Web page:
2015 started out good for me and then took a huge downward spiral into multiple operations one after the other, and I have more in store in the coming year. In 2013, I had an anterior left hip replacement that never stopped hurting in the middle of my thigh and in the groin. The pain got so bad I had to enter into Pain Management. This anterior never felt as great as my right posterior hip done in 2006. Both surgeries were done by different surgeons. who chose the method that was best for me at that time. Even though the anterior was much quicker in terms of recovery, the posterior on the right has given me not one day’s trouble — I just love it! I am sorry I went to a different doctor and hospital, and had the anterior approach performed. My left thigh from the anterior approach always stayed swollen and no one could find the reason. It hurt all the time with sharp stabbing pain in my left groin. I limped when walking. Multiple arthrograms to check for infection as well as CT scans, MRI’s, bone scans, etc., kept coming up negative until May, 2015, when hypertrophic ossification became apparent. By August, 2015, to get some relief from pain, I had removal of the H.O. from my left hip followed by one course of radiation to slow the regrowth. Radiation did not help and new areas have formed in both hips now. 4 days post-op from that surgery, the incision, which had been glued, had numerous areas that had pulled apart and was draining what looked like watered down blood through the bandage and down my leg. No drain had been used after surgery. The entire month of September, the leg stayed in basically the same shape, swollen only now down to my toes, wound open and draining – covered with a bandage, soaking through multiple times a day. The Orthopedist would look at it briefly, and say it’s not infected, and told me it would take a while to heal. Antibiotics were stopped after 10 days pist-operatively because the doctor felt it wasn’t infected. I had no history of wound healing problems EVER. By October 6, the doctor did an I&D of the wound, but by the next day, the wound started draining and continued to be a bright red color. Two more I&D’s were done in the next two weeks, with the last one being sutured closed with very thick Black thread. I guess he was hoping this would control the drainage? All that managed to do was create more pain because the stitches were now pulling and ripping at the skin because of the amount of edema of the entire leg, and the drainage was squeezing out between each suture. Finally, being admitted urgently from the doctor’s office to the hospital, I was told that another I&D would be done in the morning, and I threw my arms up in exasperation! The next morning, another Orthopedist who specializes in post-op infections came to my room by mistake for a consult. Even though she was given the wrong room number, she turned out to be an angel in disguise. I electively told the admitting doctor that I had replaced him with this doctor, and 2 days later I had a PICC line inserted for antibiotics, and the new doctor had to remove my left hip appliance and put in an antibiotic spacer due to the degree of infection. I was healthy prior to August, 2015, but now I was showing abnormal chemistries and blood counts, received 5 transfusions and 2 packed RBC’s, rand I was starting to go into renal failure and very close to having sepsis. The antibiotic infused hip appliance components hurt a lot because a normal polyethylene cup and ball could not be used due to infection. The doctors now tell me I am walking with bone rubbing on cement every step I take. My hip crackles, clicks, and has a chalkboard on nails effect to anyone within 5-10 feet of me. On top of that, on December 14, while at home on IV antibiotics, I stood up to go to the bathroom, and my femur fractured. I then underwent ORIF of the femur fracture with a plate going from my knee to the top of the femur screwed in place. I am getting conflicting opinions concerning the risks associated with removing the cup and ball which is where most of the pain is coming from, and replacing it with a polyethylene cup and ball so I am able to walk without screaming when my hip rubs on the cement cup. One week ago, fluid aspiration from the wound was completely negative although I am on long- term Bactrim-DS. A CT of the femur last week wasn’t that great, and showed: minimal medial displacement of the distal fracture component. The fracture line is radiolucent and no solid osseous union across the fracture is noted. There is minimal hypertrophic ossification posterior and medial to the fracture. One doctor says the head and ball can be exchanged for a more comfortable one, leaving the fracture alone as well as the spacer. Another consult says that I have to be off antibiotics for six weeks, then have an aspiration, and if negative, and if the femur is completely healed, then do the exchange. I understand that the femur probably needs a bone graft to get it to heal, but the question remains can the incision be opened since the aspiration was negative and blood work looks clear, and the “head” changed and a bone graft placed without hiding infection coming out again and infecting the appliance. This is only April, and it is so painful to move that hip/entire leg at all. Something catches in the hip, the hip locks in place, and I am screaming silently until it eventually eases up, and I am able to walk with my walker again. 10/21, my 60th birthday, was the day the hip appliance was taken out and the horrible spacer put in. Why are some doctors saying you have to wait one year before the replacement hip can be done? Which medical/surgical opinion do you follow: wait one year and then check for infection —- or listen to the aspiration results that for me were just negative, and go in and replace just the head so it glides much easier, and do the bone graft at that time. Then, after the femur is healed, go back in and remove the hardware and the spacer, and perform a complete revision at that time. I was saddened when I read your practice is in Florida and I may have a problem coming to you personally. Can you supply me with a few names of doctors in Maryland, Delaware, NJ or NY that you may know and who follow the same principles as yourself when treating patients status-post hip replacement, status-post hip infection, with painful cup of antibiotic spacer? Mine apparently is complicated by the femur fracture. I look forward to hearing your views as well as any other medical provider or patient with views on this subject. Anybody who gets a joint replacement could be in this predicament from something as simple as a tooth abscess or a cat bite. It’s a scary thing the way this snowballs so quickly if antibiotics are not started early on or prophylactically. It is interesting that my right hip with the posterior hip replacement, never got infected and developed no sequelae from these procedures.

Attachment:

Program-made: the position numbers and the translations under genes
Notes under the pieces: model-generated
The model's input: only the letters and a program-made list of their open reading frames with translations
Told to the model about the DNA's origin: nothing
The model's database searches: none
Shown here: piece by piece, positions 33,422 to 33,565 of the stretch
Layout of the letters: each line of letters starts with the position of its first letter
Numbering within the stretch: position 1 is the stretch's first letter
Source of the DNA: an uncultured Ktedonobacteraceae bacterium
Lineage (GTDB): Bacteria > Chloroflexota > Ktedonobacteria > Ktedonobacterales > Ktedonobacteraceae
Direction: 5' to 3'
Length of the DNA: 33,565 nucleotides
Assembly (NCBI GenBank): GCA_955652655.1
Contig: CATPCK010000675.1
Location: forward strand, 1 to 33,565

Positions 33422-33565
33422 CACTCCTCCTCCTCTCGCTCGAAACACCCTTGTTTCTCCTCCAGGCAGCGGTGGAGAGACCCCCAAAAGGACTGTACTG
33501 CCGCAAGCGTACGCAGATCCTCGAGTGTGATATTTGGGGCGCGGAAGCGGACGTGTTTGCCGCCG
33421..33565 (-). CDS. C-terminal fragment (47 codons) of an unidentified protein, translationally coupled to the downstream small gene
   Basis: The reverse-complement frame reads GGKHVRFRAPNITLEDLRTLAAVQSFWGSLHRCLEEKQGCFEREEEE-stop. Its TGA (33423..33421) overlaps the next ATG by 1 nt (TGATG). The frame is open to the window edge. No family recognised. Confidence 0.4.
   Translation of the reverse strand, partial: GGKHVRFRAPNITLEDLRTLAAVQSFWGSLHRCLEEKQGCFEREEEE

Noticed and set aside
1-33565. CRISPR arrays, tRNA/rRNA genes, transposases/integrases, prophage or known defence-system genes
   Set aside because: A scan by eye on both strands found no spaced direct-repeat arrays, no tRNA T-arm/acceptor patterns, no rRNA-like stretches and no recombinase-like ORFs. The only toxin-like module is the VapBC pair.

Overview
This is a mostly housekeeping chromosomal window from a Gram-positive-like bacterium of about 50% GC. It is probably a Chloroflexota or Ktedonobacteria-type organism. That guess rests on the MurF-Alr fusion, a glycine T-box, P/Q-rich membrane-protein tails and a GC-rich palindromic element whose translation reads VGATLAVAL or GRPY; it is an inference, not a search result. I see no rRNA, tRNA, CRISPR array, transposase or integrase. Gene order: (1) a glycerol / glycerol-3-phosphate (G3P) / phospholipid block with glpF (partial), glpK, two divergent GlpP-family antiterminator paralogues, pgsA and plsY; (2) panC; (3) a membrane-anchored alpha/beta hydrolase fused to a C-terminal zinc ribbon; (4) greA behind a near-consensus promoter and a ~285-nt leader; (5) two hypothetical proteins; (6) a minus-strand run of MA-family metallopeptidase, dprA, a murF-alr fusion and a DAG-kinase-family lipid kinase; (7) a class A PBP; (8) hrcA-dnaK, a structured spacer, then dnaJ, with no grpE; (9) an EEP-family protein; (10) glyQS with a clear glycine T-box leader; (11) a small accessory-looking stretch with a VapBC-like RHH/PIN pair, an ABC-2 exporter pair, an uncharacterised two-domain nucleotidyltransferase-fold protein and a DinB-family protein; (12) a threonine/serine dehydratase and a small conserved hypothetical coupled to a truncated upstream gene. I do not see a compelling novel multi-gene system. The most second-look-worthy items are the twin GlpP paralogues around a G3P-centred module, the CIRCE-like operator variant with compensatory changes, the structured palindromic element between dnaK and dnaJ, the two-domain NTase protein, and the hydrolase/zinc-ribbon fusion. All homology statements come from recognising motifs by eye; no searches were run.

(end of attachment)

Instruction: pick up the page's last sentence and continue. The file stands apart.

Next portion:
• holycrossleonecenter Posted on May 5, 2016 at 1:11 pm